Happy Birthdays (Nintendo Switch) Review

By Renan Fontes 23.06.2018

Review for Happy Birthdays on Nintendo Switch

Originally released as Birthdays the Beginning for PlayStation 4 and PC, it now finds its way onto Nintendo Switch, rebranded as Happy Birthdays. Essentially still the same game, the goal remains to nurture and cultivate a cube by triggering evolution onto, and around, its inhabitants. It's equal parts creation and garden simulation, and its cutesy aesthetic goes a long way to giving evolution the visual flair it needs to properly pop out. To keep the theme of evolution present and authentic, Happy Birthdays goes by at a rather slow pace, requiring a fair amount of patience to fully appreciate what it has in store. Unfortunately, this does as much to benefit the experience as it does to hinder it.

Although Happy Birthdays does make an attempt at having a story, and a rather sincere one at that, it takes a serious back seat to the simulation angle almost immediately. Even in the story mode, where the narrative does feature a key role, it doesn't come into play all too often, giving way for the gameplay to take centre stage.

Gameplay consists of leading a cubed world's fauna and flora through evolution by managing its many resources. Air temperature, sea temperature, sea level, altitude, moisture, and general geography all affect the world at large and the simplest of actions on the cube can cause enormous change thousands of years down the line. There are two main categories of play: Micro World, where interaction with the cube occurs on a direct level; and Macro World, where time can be turned on or fast forwarded to see how the cube will take shape after previous edits to it.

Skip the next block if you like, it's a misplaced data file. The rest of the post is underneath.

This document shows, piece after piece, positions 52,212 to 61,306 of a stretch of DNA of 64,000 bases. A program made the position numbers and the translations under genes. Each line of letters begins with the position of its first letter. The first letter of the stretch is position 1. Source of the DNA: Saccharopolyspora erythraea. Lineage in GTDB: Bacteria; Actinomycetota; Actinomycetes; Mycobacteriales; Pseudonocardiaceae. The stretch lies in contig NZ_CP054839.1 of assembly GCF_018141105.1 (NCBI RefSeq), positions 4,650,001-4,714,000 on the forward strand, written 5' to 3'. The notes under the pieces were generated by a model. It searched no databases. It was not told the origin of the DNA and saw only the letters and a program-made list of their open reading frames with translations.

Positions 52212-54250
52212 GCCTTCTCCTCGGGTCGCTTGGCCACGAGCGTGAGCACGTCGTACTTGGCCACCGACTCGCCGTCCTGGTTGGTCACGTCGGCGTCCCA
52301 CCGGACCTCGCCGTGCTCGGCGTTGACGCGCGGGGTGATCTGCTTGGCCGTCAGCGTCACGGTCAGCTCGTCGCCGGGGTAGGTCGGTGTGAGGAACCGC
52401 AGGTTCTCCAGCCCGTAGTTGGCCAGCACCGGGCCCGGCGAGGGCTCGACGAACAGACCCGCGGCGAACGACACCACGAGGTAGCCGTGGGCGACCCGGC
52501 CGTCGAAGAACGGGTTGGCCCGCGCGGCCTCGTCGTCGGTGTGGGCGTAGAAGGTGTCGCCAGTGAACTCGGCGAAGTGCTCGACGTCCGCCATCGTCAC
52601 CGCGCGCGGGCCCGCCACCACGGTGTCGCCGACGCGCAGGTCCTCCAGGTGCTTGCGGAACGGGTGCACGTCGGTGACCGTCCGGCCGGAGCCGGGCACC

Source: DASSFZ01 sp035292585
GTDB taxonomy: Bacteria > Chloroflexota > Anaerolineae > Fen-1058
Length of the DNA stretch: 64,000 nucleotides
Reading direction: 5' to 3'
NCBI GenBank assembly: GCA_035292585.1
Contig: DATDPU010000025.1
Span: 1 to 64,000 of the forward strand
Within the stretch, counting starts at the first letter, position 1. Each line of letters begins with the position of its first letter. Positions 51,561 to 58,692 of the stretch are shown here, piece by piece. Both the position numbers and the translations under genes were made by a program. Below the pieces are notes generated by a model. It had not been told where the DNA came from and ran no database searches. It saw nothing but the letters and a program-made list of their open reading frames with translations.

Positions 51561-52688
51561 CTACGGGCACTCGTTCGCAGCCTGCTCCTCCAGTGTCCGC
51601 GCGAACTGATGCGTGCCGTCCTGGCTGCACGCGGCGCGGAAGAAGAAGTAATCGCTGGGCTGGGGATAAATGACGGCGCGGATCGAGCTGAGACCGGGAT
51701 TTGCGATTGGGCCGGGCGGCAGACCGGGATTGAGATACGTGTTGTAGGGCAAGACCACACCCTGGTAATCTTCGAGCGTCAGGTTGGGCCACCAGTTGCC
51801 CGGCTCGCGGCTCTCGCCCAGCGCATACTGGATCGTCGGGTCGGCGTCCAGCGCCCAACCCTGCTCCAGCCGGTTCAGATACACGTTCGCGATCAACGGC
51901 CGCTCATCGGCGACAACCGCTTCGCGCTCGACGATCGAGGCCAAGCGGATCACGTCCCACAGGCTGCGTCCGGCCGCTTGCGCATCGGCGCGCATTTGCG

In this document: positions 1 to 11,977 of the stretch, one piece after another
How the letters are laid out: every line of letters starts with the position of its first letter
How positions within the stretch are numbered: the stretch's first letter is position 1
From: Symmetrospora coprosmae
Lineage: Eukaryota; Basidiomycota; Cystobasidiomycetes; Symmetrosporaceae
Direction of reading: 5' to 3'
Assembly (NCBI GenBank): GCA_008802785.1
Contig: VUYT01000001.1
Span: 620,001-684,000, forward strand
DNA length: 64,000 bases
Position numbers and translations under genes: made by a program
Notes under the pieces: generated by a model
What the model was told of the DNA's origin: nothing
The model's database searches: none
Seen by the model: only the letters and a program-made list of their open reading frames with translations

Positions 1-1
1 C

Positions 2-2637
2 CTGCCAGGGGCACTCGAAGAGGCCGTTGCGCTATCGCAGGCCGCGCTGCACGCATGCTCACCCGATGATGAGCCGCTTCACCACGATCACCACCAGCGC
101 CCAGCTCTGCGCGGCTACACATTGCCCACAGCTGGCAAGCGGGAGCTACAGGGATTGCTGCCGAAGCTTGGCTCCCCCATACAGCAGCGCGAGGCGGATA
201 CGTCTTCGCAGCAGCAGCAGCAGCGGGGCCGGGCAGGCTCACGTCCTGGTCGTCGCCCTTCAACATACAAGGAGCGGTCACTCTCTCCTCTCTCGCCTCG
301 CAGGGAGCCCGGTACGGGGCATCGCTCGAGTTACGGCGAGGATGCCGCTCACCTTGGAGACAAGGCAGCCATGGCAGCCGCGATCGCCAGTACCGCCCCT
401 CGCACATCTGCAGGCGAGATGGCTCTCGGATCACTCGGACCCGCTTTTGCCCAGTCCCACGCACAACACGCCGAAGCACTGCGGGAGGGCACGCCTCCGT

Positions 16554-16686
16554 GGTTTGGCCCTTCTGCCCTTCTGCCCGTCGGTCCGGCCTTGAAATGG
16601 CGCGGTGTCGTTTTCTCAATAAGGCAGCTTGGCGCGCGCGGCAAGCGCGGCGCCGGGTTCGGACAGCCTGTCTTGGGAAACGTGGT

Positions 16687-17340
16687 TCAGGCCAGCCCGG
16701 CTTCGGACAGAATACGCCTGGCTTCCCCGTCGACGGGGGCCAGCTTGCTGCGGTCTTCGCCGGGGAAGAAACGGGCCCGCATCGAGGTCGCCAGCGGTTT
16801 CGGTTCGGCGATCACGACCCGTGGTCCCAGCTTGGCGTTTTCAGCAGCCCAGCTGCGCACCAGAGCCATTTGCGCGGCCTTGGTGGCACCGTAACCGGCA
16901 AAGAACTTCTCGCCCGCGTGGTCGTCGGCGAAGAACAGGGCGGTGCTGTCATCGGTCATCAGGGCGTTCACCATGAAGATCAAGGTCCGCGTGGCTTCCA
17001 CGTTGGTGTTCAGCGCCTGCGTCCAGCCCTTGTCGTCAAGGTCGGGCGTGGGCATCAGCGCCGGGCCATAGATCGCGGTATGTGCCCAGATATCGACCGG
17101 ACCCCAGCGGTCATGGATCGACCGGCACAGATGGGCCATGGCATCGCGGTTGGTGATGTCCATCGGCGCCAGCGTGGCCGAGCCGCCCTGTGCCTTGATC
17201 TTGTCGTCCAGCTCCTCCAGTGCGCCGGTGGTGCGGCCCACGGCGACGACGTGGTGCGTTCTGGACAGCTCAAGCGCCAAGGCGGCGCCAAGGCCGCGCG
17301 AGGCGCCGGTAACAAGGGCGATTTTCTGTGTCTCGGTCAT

Screenshot for Happy Birthdays on Nintendo Switch

Early on, interactivity with the cube will typically happen exclusively through terrain management. By lowering or raising the terrain, the cube's temperature drops and rises, respectively. Temperature plays a pivotal role in sparking evolution, with evolution specific missions requiring an exact degree of temperature to trigger change. Moisture is also required to ensure evolution happens, but there's a bit of leeway to how moist a cube can be, whereas the temperature requirements are rather strict.

Being in the Micro World and playing around with the cube is easily the best part of the entire experience. Shifting and moulding the environment, capturing newly evolved flora and fauna to level up, and simply getting a chance to appreciate Happy Birthdays' aesthetic gives way to some charming moments. Getting into the rhythm of changing up the cube becomes quickly engaging, and it's easy to forget that it actually takes quite a long time to reap the fruits of labour.

Screenshot for Happy Birthdays on Nintendo Switch

By far the most frustrating part of the entire experience is the amount of time it takes for evolution to actually kick in. The Macro World exists solely to watch the cube develop from afar. There's a health system in place that drains when time is fast forwarded, but it hardly matters in the long run and basically exists so players are forced to slow down and actually take in what's happening to the cube. It is an incredibly slow process, to say the least, and not one at all suited to all play styles. This is a game very much designed with a methodical touch in mind. Simply trying to rush through will ultimately lead nowhere as the experience is inherently slow paced.